Changes in hydrology, sediment loss and microtopography of a vegetated mine waste rock dump impacted by fire

Authors

  • K. G. Evans,

    Corresponding author
    1. Erosion and Hydrology Group, Environmental Research Institute of the Supervising Scientist, Locked Bag 2, Jabiru, NT 0886, Australia
    2. Department of Civil, Surveying and Environmental Engineering, The University of Newcastle, Newcastle, NSW 2308, Australia
    • Locked Bag 2, Jabiru, NT 0886, Australia.
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  • M. J. Saynor,

    1. Erosion and Hydrology Group, Environmental Research Institute of the Supervising Scientist, Locked Bag 2, Jabiru, NT 0886, Australia
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  • G. R. Willgoose

    1. Department of Civil, Surveying and Environmental Engineering, The University of Newcastle, Newcastle, NSW 2308, Australia
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  • Reproduced with permission of the Commonwealth of Australia.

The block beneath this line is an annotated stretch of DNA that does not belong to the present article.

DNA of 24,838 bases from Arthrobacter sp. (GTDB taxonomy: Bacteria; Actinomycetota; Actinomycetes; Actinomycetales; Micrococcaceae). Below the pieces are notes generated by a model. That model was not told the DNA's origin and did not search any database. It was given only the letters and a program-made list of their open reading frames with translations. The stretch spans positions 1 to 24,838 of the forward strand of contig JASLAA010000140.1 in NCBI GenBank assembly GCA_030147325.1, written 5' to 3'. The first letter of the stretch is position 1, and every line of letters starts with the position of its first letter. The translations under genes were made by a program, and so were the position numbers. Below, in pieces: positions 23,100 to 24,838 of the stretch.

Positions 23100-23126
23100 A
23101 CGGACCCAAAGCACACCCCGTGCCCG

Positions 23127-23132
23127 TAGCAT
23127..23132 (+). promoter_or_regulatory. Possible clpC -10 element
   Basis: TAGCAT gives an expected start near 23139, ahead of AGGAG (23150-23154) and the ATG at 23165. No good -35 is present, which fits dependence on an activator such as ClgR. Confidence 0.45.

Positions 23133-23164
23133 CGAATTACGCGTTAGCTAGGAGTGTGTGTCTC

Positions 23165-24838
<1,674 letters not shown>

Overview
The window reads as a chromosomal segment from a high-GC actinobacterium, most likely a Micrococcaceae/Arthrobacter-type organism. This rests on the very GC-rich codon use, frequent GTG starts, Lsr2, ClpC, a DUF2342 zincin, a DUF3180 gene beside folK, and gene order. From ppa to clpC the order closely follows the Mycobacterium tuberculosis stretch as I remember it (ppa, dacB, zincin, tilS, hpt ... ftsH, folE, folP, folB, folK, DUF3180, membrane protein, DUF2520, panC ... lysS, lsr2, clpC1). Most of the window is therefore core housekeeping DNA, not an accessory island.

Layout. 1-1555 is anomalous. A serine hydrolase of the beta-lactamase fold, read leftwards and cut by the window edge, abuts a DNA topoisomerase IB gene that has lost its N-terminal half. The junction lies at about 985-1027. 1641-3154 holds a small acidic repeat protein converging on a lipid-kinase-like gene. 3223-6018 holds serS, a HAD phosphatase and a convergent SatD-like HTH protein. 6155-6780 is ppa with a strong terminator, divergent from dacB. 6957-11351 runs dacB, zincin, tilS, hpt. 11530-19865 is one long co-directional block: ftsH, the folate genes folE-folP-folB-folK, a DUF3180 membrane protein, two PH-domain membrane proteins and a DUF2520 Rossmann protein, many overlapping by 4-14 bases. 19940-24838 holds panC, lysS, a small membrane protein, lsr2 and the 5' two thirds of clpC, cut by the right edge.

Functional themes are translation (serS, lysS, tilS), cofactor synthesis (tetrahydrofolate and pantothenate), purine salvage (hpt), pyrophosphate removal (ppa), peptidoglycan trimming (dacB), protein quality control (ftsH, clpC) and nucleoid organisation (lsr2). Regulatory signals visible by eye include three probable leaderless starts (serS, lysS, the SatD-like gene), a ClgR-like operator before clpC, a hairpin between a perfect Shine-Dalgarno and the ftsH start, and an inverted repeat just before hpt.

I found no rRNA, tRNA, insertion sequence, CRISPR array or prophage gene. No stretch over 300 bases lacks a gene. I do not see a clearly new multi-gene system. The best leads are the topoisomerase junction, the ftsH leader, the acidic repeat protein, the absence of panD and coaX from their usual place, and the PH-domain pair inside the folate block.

Abstract

Dry season burning to control wildfire is conducted in Kakadu National Park in the Northern Territory. The ERA Ranger Mine is adjacent to the park, and it is likely that at some stage the post-mining landform will be affected by fire. Rainfall simulations were conducted on a vegetated site on the mine waste rock dump. The site was then burnt and the rainfall simulation series repeated. Initially, there was little difference between sediment loss and runoff from the vegetated condition and sediment loss and runoff from the burnt condition. As simulations continued, total sediment loss from the burnt condition increased as a result of increasing runoff compared to the vegetated condition. Burning of vegetation affected the surface hydrology of the site, resulting in increased erosion under saturating rainfall similar to rainfall expected at the commencement of a wet season. Litter dams formed during runoff from the burnt condition providing areas of localized deposition. The distribution of the dams was non-random. If fire is used as a management tool to control wildfire, placement of artificial microdams on steep slopes may provide areas of sediment deposition and seedbank storage to reduce the effects of elevated runoff and sediment loss and facilitate vegetation regeneration. Copyright © 1999 John Wiley & Sons, Ltd.

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